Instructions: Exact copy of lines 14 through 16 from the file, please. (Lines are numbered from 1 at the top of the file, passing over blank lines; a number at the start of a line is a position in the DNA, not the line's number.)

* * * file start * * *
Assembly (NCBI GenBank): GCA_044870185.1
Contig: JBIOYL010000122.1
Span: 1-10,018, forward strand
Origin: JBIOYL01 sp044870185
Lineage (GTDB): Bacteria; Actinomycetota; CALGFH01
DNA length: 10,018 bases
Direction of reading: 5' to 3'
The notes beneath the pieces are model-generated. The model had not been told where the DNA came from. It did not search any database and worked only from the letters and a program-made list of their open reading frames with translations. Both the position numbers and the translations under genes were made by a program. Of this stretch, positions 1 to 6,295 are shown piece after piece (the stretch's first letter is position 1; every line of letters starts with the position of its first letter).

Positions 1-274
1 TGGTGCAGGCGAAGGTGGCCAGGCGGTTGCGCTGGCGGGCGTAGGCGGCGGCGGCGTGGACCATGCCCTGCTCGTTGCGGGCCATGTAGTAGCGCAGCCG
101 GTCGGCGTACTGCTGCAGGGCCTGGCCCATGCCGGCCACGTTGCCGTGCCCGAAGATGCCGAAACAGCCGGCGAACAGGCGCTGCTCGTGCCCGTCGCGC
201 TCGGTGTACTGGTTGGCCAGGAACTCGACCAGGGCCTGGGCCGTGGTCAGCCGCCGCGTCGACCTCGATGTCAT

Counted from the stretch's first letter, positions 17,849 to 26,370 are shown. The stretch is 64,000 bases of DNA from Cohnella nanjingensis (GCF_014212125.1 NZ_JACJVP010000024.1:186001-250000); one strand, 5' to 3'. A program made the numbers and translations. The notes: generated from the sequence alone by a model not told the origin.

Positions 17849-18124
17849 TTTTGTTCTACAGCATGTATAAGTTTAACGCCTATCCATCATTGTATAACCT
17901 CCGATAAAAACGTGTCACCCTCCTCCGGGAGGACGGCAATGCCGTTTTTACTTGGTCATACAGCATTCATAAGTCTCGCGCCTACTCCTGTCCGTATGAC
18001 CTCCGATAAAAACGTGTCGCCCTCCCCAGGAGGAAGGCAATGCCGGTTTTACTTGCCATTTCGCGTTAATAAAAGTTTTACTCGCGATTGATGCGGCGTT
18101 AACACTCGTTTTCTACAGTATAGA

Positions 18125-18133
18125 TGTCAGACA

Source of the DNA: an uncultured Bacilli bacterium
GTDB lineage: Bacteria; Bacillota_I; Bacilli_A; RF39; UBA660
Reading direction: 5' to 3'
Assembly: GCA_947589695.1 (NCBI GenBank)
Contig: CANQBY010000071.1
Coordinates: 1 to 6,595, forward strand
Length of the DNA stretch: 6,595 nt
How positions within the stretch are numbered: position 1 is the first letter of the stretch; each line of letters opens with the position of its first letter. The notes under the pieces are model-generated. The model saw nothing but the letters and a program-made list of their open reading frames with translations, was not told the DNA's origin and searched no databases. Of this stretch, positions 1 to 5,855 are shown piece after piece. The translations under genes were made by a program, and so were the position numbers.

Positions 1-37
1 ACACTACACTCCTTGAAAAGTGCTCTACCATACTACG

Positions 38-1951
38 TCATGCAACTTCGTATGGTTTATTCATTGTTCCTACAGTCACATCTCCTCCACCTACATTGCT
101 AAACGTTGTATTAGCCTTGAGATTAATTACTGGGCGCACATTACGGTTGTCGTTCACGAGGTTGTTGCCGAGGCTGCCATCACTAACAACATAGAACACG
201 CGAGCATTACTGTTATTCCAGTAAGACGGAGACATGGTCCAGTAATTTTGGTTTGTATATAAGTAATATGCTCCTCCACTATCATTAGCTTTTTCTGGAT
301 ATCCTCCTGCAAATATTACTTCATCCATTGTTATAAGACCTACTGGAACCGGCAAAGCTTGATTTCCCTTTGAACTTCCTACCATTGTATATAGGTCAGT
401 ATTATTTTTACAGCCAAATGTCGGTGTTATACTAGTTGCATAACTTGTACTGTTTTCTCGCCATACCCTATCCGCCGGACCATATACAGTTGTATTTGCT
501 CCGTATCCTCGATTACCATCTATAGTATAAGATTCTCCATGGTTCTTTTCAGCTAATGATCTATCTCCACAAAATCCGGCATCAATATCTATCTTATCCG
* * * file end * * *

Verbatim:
Positions 17849-18124
17849 TTTTGTTCTACAGCATGTATAAGTTTAACGCCTATCCATCATTGTATAACCT
17901 CCGATAAAAACGTGTCACCCTCCTCCGGGAGGACGGCAATGCCGTTTTTACTTGGTCATACAGCATTCATAAGTCTCGCGCCTACTCCTGTCCGTATGAC